Cover Me: This cover CREEPS me out. So much so, it kept me from buying the book for quite some time. I know it sounds ridiculous, but the girl on the cover is so peculiar she gives me goose bumps. This definitely sets up the odd feel for the book, but it’s not as spooky as it looks. But the creepy photos keep coming.
Concept: After the death of Jacob’s grandfather, he sets out to visit the small island setting of his grandfather’s mystical stories from his youth. Jacob discovers the stories of the odd children his grandfather lived with were not made up. Instead they are the same kids who live on the island today (though in their reality it’s really 1940.)
The Peeps: The main character Jacob, is written very well in the first person. The author does a great job of writing a believable character who doubts his sanity when faced with unbelievable circumstances. There are several children with many powers that are described, but the main one is Emma. She was the girlfriend of Jacob’s grandfather and is smitten with Jacob as well. Yes, a little creepy, but Jacob gets over it quickly and makes out with her. The other kids are distinctive with their powers and nice filler in the story. Throughout the book, there are black and white photos to support the story line (like the one pictured on the cover.) Their strange settings and depictions make you question if they are real or a twisted portrait to freak you out. Photoshop can do some great things, but these things are genuine, picked up from flea markets, antique stores, and yard sales. They are a character all on their own and give an unsettling feel.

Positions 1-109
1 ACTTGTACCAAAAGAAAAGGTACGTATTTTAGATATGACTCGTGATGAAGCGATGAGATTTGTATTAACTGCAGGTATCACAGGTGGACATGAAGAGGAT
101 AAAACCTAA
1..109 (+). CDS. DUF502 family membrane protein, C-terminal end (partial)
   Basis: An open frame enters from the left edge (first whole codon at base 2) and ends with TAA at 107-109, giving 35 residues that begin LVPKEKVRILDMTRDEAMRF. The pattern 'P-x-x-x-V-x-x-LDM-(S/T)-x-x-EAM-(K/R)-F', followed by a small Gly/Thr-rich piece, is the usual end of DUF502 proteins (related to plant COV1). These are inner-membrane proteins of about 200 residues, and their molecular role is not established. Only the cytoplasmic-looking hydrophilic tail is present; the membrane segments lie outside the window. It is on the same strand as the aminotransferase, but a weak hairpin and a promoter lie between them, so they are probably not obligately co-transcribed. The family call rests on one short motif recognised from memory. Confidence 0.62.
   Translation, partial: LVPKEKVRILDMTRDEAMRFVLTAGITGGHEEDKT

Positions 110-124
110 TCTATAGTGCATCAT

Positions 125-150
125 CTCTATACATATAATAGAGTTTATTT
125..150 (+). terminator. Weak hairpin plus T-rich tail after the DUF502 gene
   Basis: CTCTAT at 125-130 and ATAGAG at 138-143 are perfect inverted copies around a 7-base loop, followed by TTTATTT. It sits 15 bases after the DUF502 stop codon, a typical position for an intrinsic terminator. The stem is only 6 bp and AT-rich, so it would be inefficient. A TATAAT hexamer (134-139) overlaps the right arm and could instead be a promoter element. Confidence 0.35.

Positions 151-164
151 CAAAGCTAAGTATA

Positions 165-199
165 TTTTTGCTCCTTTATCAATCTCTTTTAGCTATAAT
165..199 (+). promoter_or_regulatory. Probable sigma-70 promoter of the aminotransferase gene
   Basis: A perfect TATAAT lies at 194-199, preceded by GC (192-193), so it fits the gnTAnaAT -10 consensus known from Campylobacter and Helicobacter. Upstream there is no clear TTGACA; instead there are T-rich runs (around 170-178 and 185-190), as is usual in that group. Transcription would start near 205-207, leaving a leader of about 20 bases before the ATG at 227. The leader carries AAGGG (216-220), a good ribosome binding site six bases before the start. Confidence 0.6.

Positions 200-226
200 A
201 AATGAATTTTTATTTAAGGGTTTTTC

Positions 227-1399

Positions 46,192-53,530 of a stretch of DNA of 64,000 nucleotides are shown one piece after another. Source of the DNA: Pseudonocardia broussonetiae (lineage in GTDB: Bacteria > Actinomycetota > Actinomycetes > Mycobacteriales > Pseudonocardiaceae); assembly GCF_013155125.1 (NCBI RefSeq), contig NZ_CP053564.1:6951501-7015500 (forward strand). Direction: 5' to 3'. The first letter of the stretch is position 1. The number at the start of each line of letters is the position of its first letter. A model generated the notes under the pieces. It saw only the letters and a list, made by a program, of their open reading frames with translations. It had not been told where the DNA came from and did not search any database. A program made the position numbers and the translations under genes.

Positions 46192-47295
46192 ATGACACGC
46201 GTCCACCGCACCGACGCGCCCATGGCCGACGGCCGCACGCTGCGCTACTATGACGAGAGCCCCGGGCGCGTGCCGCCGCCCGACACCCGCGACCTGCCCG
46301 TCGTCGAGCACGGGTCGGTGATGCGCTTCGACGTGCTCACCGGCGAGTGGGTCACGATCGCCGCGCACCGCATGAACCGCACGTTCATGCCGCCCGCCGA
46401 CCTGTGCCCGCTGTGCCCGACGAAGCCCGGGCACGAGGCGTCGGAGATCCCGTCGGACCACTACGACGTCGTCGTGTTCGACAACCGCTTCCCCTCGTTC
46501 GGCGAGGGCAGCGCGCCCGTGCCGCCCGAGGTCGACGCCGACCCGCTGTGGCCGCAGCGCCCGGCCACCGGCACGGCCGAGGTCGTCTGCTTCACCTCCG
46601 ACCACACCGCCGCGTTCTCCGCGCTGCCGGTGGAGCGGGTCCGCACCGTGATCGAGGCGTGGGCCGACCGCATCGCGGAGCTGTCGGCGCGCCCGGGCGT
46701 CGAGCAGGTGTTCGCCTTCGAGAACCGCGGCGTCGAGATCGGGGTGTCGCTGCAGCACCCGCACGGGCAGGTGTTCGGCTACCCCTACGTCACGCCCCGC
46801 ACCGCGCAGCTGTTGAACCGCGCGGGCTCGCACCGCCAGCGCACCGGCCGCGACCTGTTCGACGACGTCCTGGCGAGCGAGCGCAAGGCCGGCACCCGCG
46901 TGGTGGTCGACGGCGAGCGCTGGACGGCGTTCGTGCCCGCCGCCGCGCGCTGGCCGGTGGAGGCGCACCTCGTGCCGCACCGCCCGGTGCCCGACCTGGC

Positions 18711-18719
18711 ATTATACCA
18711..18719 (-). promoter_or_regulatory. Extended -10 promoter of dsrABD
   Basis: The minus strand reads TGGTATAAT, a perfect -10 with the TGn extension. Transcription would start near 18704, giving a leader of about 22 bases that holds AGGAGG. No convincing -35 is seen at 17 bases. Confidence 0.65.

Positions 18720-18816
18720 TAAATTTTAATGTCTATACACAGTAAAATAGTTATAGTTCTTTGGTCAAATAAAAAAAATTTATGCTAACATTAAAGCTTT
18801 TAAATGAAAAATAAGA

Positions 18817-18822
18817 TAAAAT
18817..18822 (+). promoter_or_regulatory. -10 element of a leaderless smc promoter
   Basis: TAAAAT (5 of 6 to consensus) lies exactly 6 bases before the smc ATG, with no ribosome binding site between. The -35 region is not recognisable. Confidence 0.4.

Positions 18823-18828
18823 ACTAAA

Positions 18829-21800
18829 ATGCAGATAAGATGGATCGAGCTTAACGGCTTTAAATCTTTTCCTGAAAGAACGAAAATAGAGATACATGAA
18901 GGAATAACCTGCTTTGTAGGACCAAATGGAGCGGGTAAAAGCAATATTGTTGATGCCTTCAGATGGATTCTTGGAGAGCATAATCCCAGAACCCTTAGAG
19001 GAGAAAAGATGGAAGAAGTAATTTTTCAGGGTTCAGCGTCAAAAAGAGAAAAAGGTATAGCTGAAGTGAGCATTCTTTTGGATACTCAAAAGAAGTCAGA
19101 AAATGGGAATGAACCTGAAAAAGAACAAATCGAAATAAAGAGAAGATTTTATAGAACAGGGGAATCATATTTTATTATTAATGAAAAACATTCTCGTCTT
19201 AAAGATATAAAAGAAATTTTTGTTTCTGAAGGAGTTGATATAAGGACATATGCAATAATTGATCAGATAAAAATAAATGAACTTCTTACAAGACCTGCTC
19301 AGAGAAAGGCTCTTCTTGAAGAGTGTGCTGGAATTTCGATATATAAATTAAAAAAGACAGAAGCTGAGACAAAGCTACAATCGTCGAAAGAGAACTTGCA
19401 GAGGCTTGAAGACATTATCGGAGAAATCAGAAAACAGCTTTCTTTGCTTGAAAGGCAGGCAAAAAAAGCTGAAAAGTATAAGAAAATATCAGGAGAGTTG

The Ending (spoiler alert!): With most YA books these days, this one is the start of a series. Don’t get me wrong, I love series. Even after ten books and with the last ones not being so great, I’ll by the next Sookie Stackhouse book the minute it’s available. But what differs from the series books I’ve read lately in the YA field is they don’t end on the last page. A small piece of the story resolves, but the real mystery is left hangin’.
The story started to lose me with the introduction of different mystical creatures, such as the wights and the shadow-somethings. I did see it coming that Jacob’s psychiatrist was involved, which I thought was a great twist. But I was not impressed when he lists through all the people he’d been in Jacob’s life because he’s been stalking him for the last decade. It was a bit too much for me and didn’t make much sense. If he knew Jacob was different, why not go after him sooner. Or if he was waiting for Jacob to lead him to the island to the other “peculiars” why pretend to be the gardener or the school bus driver (two identities he took on)? Those relationships aren’t close enough ones to get invited on a trip to a secret island or someone you’d share all your secrets with about how you can see monsters.
Overall, I liked the uniqueness of the book and the photos really added to it. The writing style was good and kept the book moving at a good pace. I will probably pick up the sequel even though I would’ve been happy if it was a stand-alone book.
What I Cooked Up: A central theme in the book and this review is the black and white photos. Who knows if they were the things to inspire the author into writing this story, but they are definitely noteworthy. In celebration, a black and white of my own was created; a dark chocolate brownie with a cheesecake topping made in a peculiar way.